Captive Orca Torn From Mother and Forced to Breed Dies at Theme Park at 20

A female orca has died in a theme park aged only twenty years old.

Kohana was the daughter of Tilikum, the subject of the documentary Blackfish and responsible for the deaths of three trainers.

Kohana's death marks the third killer whale to die at the Loro Parque marine park in Tenerife, Spain in the past 18 months.

Previously in August 2021, a three-year-old orca named Ula died, and shortly before that in March 2021, 17-year-old Skyla died. In the wild, female killer whales can live for up to 80 years.

orca sad
Stock image of an orca waiting for instructions from a trainer. Captive killer whales develop aggressive tendencies, and have a characteristic dorsal fin droop. iStock / Getty Images Plus

Orcas are the largest species of dolphin, and are known for their intelligence and social cooperation. They live and hunt in groups called pods, and work together to employ specialized techniques to hunt prey.

According to dolphin activism non-profit Rick O'Barry's Dolphin Project, Kohana was born in captivity at SeaWorld San Diego, and was sent to Tenerife when she was only three years old on a breeding loan.

According to UK charity Whale and Dolphin Conservation, the bond between orca mothers and calves are extremely close. In the wild, orcas live in social family groups led by matriarchs, which are often the mothers of many of the members of the pod.

Some orcas stay with their mother their whole lives, with her passing down hunting techniques and other knowledge to her offspring.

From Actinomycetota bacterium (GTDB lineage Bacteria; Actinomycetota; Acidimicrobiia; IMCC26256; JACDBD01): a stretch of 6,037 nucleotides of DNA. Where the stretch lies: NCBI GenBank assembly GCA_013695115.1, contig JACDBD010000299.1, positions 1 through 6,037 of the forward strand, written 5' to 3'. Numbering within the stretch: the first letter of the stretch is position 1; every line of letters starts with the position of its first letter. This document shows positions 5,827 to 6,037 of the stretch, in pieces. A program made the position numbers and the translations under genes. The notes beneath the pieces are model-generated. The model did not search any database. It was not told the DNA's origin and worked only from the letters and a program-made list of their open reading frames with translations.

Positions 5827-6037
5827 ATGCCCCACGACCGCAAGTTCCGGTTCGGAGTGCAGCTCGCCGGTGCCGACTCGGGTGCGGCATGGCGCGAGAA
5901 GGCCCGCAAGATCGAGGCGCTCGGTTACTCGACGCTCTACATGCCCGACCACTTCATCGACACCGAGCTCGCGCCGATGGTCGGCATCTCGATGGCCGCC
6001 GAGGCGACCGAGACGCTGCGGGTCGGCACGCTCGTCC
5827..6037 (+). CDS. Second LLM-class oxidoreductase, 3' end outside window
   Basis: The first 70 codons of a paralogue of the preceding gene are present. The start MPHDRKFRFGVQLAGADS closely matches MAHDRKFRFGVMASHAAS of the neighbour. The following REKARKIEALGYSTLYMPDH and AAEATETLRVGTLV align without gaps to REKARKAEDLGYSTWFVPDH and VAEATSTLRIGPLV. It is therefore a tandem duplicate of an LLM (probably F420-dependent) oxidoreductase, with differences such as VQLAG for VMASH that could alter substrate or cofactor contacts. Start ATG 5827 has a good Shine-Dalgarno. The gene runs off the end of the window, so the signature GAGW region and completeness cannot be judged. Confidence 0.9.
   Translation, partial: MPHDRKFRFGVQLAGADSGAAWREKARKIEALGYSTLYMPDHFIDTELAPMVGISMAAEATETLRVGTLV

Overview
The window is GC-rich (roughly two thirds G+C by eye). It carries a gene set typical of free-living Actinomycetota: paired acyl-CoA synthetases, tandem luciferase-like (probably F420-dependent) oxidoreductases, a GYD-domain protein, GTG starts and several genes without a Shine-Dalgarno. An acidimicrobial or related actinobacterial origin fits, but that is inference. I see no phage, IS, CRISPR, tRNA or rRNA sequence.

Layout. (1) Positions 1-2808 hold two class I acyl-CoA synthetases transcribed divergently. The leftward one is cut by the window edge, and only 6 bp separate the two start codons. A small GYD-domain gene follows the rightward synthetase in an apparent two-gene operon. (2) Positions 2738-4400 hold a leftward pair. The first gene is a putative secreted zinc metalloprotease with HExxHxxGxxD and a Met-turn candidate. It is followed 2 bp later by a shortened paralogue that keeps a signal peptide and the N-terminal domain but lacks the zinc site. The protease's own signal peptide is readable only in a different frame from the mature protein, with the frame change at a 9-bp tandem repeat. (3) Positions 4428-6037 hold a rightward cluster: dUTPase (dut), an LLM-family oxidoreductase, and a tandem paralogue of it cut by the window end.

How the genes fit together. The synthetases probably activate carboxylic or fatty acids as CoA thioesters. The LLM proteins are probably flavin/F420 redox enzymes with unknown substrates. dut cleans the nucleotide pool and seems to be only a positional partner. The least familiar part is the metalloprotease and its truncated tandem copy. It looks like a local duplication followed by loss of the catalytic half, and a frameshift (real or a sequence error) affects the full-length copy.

The other orcas that Kohana was sent with were her full sister, half-brother and uncle, close relatives that she would not naturally breed with in the wild. Kohana gave birth at eight years old, making her the youngest orca to have ever given birth in captivity, to a calf fathered by her uncle.

In the wild, female orcas only begin mating aged 14 to 15.

She rejected both this calf and a second calf she birthed years later, and they had to be reared by the human trainers at the park. Her second calf died aged 10 months.

While killer whales have never been recorded attacking and killing a human in the wild, captive orcas are known to display aggression towards and even kill their trainers. There have been four recorded deaths caused by captive orcas, three of which Tilikum, Kohana's father, was responsible.

Keltie Lee Byrne (first victim) and Dawn Brancheau (third victim) were trainers at SeaWorld Orlando who were pulled under the water by Tilikum, and eventually died from drowning or blunt force trauma.

SeaWorld has maintained that Daniel P. Dukes, the second death, was an intruder who (unauthorized and unsupervised) climbed into Tilikum's pool and drowned.

It is thought that captivity causes the orcas to be aggressive towards trainers, each other, and themselves, often gnawing on tank walls and gates, leading to dental damage.

"Killer whales are highly social and traditionally quite vocal animals. So, for an animal like this to be in such an unnatural environment most likely caused psychosis," Deborah Giles, the science and research director for the Washington state-based non-profit Wild Orca, previously told Newsweek.

"I personally believe that he was made crazy by the environment that he was forced to live in. It was probably not premeditated. There's no way to know that, of course. But he had interacted with Dawn Brancheau for years and years prior to that. I think that something snapped."

SeaWorld announced in March 2016 that they would soon cease all orca theatrical shows and breeding. However, visitors can still see orca shows at the parks, as of September 2022.

Newsweek has contacted SeaWorld and Loro Parque for comment.